Anzalone is a 4-star outside linebacker recruit and he projects to be very good at the college level. Being able to land his commitment and get him enrolled early is huge for Will Muschamp and the Gators. He looked to be a firm commitment with the Fighting Irish, but according to a tweet from Adam Gorney of Rivals.com, Anzalone flipped because Notre Dame coach Brian Kelly had interviewed with the Philadelphia Eagles:
Gorney (@adamgorney) January 10, 2013
No matter the reasons, Notre Dame's loss will end up being Florida's gain. Anzalone is the No. 7-ranked outside linebacker in the 2013 class according to the 247Sports Composite Rankings.
What skill-set is Anzalone bringing to the Gators though?
The first thing you'll notice about Anzalone is that he's extremely athletic. He has the agility and speed to be a true sideline-to-sideline player, and that's going to make him a very valuable outside linebacker for Florida.
When he does get to the point of attack he has the ability to play very strong and he's a fundamental tackler. He'll make a ton of plays on defense because of his fundamentals and ability to read his keys alone. This is something you don't see much in linebackers coming out of high school.
What really impresses me about Anzalone is his natural understanding of angles of pursuit. Some linebackers tend to play almost too aggressive, which opens up running lanes and specifically cutback lanes. Anzalone is very discipline though, and that's what allows him to make a ton of plays.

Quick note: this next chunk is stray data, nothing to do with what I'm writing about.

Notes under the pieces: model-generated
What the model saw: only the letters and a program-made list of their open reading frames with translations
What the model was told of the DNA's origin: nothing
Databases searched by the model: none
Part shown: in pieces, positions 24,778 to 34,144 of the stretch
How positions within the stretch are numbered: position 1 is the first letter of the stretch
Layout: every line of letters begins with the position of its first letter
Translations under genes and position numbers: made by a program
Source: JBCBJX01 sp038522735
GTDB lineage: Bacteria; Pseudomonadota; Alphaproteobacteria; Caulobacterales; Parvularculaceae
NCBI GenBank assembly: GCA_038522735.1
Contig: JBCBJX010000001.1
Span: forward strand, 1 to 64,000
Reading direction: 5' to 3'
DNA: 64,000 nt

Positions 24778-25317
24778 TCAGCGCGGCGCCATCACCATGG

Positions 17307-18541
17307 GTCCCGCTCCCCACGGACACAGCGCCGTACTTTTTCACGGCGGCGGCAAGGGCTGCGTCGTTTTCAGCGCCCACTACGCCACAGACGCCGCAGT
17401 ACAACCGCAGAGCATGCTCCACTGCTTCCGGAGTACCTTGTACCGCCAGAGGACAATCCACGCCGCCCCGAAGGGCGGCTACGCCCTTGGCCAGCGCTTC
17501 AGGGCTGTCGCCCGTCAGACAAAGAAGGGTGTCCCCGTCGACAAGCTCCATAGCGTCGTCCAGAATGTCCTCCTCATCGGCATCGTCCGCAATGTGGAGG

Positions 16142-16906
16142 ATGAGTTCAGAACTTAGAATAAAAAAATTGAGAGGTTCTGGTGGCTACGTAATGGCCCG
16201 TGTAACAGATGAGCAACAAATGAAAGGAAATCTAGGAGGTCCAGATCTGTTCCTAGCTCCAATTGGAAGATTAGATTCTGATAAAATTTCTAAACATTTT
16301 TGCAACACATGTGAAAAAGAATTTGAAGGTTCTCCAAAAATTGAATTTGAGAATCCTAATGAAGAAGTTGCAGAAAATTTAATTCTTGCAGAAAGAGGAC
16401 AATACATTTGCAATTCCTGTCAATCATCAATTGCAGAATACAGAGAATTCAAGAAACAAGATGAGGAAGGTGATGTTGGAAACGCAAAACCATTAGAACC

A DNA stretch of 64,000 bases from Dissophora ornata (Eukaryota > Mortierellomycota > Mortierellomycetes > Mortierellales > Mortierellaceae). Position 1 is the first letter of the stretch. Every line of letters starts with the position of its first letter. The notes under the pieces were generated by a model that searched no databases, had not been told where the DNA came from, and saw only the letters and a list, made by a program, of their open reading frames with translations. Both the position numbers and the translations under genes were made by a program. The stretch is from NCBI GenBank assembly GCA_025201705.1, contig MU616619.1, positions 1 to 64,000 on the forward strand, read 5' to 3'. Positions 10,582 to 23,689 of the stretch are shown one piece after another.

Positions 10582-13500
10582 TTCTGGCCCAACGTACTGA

He excels at scraping over and keeping himself square to the line of scrimmage until he has to commit to make the tackle. You can see an example of this in the pictures below.
In the first picture, you can see the play is moving to Anzalone's right. He has to fill his running lane and not get out of position, but he still needs to be aggressive enough to scrape over and make the play:
Notice his technique as he scrapes over. He keeps his shoulders square to the line of scrimmage so that he can quickly switch direction if the running back decides to cut back.
The most important thing to notice, though, is his angle. A linebacker with less patience might try to shoot the "A' gap, but then he would be going underneath the play. Analone's patience and understanding pays off here, because the runner is trying to get outside of the tackle and run through the "C" gap:
He commits to getting over the double team and his speed allows him to get to the "C" gap to make the play before the tackle could break off the double team and get to the second level to block him:
He then meets the runner strong at the point of attack and makes a great play—causing a fumble:
Overall, this blend of aggressiveness, patience and fundamentals makes Anzalone an elite linebacker recruit. He'll fit in perfectly on Florida's defense and he projects to be a very productive linebacker.
Now that you know what I think of Anzalone, check out this scouting report from Bleacher Report's Full+Ride: